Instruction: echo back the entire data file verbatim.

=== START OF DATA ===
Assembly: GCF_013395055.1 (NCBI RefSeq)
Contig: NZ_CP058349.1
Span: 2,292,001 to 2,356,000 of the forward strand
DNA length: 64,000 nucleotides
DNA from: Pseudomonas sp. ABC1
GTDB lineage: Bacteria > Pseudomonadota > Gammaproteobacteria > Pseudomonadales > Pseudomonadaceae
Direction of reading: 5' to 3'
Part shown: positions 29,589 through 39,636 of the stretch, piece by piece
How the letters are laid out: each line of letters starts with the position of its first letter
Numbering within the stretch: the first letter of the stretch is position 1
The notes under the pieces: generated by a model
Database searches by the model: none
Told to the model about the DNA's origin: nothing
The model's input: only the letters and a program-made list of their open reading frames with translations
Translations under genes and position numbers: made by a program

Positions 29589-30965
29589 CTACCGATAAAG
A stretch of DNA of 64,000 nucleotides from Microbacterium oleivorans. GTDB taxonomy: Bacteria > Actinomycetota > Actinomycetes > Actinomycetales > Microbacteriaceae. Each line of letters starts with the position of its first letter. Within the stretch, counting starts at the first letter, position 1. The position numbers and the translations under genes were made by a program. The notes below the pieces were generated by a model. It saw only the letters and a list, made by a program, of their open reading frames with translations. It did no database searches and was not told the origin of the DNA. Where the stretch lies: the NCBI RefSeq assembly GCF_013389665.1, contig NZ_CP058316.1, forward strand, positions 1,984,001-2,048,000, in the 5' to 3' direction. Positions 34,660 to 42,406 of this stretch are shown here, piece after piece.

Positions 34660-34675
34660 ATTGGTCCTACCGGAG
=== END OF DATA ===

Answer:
Assembly: GCF_013395055.1 (NCBI RefSeq)
Contig: NZ_CP058349.1
Span: 2,292,001 to 2,356,000 of the forward strand
DNA length: 64,000 nucleotides
DNA from: Pseudomonas sp. ABC1
GTDB lineage: Bacteria > Pseudomonadota > Gammaproteobacteria > Pseudomonadales > Pseudomonadaceae
Direction of reading: 5' to 3'
Part shown: positions 29,589 through 39,636 of the stretch, piece by piece
How the letters are laid out: each line of letters starts with the position of its first letter
Numbering within the stretch: the first letter of the stretch is position 1
The notes under the pieces: generated by a model
Database searches by the model: none
Told to the model about the DNA's origin: nothing
The model's input: only the letters and a program-made list of their open reading frames with translations
Translations under genes and position numbers: made by a program

Positions 29589-30965
29589 CTACCGATAAAG
A stretch of DNA of 64,000 nucleotides from Microbacterium oleivorans. GTDB taxonomy: Bacteria > Actinomycetota > Actinomycetes > Actinomycetales > Microbacteriaceae. Each line of letters starts with the position of its first letter. Within the stretch, counting starts at the first letter, position 1. The position numbers and the translations under genes were made by a program. The notes below the pieces were generated by a model. It saw only the letters and a list, made by a program, of their open reading frames with translations. It did no database searches and was not told the origin of the DNA. Where the stretch lies: the NCBI RefSeq assembly GCF_013389665.1, contig NZ_CP058316.1, forward strand, positions 1,984,001-2,048,000, in the 5' to 3' direction. Positions 34,660 to 42,406 of this stretch are shown here, piece after piece.

Positions 34660-34675
34660 ATTGGTCCTACCGGAG